1,000 signatures reached
To: Premier Daniel Andrews
Eco-Friendly Periods 4 Vic Schools
Premier Daniel Andrews has announced that Victorian School Students will be able to access free pads and tampons from school. However, most sanitary items are between 6 and 90% plastic, which is terrible for the environment our young people will inherit. We want Daniel Andrews to commit to providing a choice of sustainable sanitary items for our young people in schools.
Why is this important?
As a science teacher, I'm lucky to get to work with young people learning about the impact of pollution on our environment. My classes are shocked to learn about how plastic causes harm, especially to marine ecosystems, and while it's great that we're rolling out free pads and tampons statewide to end period poverty, we should make sure that we're also looking after the environment.
Tampons have a polyester veil and are composed of approximately 6% plastic. Sanitary pads are made up of 90% plastic. Having plastic so close to such an intimate part of a young person's body is not good for their health and not good for the environment. As well as their contribution to plastic pollution, a year's worth of typical menstrual products impacts the climate too, with a carbon footprint of 5.3 kg CO2 equivalent per individual.
The average person who menstruates throws away 200 kg of menstrual products in their life time. Unfortunately some period products enter the sewage system. Overtime their plastic content breaks down into smaller pieces, known as micro-plastics and fibres. This poses a further threat to vital eco-systems where they can enter the food chain from the bottom, up.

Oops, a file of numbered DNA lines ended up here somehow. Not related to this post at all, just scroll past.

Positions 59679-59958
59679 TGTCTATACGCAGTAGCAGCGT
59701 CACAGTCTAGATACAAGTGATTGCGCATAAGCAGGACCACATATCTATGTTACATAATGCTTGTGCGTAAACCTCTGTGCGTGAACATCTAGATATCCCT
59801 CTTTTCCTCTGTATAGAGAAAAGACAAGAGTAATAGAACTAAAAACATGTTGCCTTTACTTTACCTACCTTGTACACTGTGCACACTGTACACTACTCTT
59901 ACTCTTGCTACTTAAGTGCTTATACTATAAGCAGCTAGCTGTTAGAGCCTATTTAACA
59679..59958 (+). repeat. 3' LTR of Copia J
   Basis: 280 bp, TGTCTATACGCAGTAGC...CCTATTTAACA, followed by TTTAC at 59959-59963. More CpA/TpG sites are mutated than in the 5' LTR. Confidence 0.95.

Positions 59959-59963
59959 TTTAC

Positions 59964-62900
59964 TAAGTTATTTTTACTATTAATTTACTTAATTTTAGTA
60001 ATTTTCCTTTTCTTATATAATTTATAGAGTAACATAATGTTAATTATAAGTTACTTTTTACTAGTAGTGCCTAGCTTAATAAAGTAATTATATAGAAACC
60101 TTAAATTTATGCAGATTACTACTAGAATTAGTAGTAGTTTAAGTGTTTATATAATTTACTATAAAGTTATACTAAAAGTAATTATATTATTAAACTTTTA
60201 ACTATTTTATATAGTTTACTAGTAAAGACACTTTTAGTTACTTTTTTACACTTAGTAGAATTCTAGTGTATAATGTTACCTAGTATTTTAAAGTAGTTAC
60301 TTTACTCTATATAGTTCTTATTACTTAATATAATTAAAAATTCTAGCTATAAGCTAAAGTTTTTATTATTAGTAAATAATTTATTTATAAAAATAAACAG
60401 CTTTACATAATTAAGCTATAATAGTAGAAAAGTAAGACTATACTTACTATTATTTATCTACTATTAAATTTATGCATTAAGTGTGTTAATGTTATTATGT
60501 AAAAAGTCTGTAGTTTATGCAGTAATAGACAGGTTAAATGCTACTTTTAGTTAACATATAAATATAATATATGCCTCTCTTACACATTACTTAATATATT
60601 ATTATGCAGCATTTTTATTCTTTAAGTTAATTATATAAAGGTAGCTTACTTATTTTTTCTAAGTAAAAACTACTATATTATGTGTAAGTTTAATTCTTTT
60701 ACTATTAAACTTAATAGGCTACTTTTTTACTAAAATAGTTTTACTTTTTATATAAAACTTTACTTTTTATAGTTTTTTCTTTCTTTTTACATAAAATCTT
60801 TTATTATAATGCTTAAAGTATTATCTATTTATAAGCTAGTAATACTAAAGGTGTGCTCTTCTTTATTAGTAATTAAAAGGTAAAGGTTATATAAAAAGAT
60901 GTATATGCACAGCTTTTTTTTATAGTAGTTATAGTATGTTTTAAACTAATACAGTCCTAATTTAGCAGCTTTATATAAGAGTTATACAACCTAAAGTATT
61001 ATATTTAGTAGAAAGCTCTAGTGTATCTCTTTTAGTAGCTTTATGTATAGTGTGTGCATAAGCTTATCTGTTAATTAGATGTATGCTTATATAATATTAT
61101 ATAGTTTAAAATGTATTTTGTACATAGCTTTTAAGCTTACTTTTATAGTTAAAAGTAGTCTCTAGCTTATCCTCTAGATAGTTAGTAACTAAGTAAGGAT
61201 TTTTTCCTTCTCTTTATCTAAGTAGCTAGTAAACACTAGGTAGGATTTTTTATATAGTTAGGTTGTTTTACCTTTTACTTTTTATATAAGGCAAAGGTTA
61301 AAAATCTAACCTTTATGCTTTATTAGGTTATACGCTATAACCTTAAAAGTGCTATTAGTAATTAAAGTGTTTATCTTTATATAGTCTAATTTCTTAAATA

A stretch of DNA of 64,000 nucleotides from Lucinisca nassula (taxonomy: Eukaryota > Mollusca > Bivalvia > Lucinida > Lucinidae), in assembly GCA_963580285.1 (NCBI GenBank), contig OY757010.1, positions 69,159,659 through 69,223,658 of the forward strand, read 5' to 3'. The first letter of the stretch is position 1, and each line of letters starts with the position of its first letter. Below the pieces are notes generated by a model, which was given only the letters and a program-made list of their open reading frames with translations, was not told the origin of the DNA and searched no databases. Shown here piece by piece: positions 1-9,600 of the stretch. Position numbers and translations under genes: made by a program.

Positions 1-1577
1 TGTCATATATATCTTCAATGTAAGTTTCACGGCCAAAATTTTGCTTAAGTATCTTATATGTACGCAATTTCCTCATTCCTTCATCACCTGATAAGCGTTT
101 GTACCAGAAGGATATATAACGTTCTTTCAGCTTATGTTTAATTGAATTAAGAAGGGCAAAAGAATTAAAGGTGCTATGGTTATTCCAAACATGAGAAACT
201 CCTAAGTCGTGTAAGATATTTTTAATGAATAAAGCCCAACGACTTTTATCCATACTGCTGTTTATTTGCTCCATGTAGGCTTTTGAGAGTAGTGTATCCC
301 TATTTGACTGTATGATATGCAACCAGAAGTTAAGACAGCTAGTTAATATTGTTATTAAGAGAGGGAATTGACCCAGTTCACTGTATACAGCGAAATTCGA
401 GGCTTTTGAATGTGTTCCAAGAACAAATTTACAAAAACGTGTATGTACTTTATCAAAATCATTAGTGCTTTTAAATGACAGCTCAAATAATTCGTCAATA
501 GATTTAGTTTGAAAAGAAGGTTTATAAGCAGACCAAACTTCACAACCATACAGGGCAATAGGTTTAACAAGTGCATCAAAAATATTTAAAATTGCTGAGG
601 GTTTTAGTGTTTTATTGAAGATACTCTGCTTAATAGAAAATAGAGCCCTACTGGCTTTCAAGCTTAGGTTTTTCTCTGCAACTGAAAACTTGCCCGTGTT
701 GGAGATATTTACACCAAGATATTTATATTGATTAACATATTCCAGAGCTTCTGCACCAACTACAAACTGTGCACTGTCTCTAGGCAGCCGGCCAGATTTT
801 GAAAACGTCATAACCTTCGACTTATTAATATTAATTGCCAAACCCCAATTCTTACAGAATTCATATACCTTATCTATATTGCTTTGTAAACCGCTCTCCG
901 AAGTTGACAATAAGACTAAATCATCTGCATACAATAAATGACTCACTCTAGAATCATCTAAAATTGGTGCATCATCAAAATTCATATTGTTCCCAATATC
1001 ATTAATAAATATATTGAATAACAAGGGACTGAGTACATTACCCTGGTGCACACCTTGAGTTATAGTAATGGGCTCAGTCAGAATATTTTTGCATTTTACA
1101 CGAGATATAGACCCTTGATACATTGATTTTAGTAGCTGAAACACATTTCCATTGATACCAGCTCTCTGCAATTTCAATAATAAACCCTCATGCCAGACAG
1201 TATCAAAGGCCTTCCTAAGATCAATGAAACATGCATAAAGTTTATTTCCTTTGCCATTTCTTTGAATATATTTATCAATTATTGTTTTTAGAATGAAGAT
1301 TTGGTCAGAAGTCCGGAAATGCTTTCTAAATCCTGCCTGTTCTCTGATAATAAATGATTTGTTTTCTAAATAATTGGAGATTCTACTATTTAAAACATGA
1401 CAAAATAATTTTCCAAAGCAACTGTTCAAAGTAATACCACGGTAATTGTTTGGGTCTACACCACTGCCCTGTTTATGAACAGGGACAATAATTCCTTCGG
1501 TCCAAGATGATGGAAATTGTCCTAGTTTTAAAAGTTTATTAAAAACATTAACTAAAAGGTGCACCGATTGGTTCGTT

This petition is about giving young people choice over how they manage their period. If given a choice, I argue that many young people will choose to manage their period in a sustainable way.
I am asking that the Victorian Government provide Victorian students with the option of choosing eco-friendly period products; menstrual cups, period pants or washable pads. Young people should be able to make their own decision about how they wish to manage their period. Giving them this option will help encourage Victorian school aged children to manage their periods in a sustainable way and keep huge amounts of waste out of Victorian landfill. It will also help foster sustainable life habits and choices. A person needs to only have 7 menstrual cycles before the costs of a menstrual cup and one pair of period undies are re-couped. The alternative proposed, over the life time of this initiative, will save the public purse immensely and as well as save costs to landfill.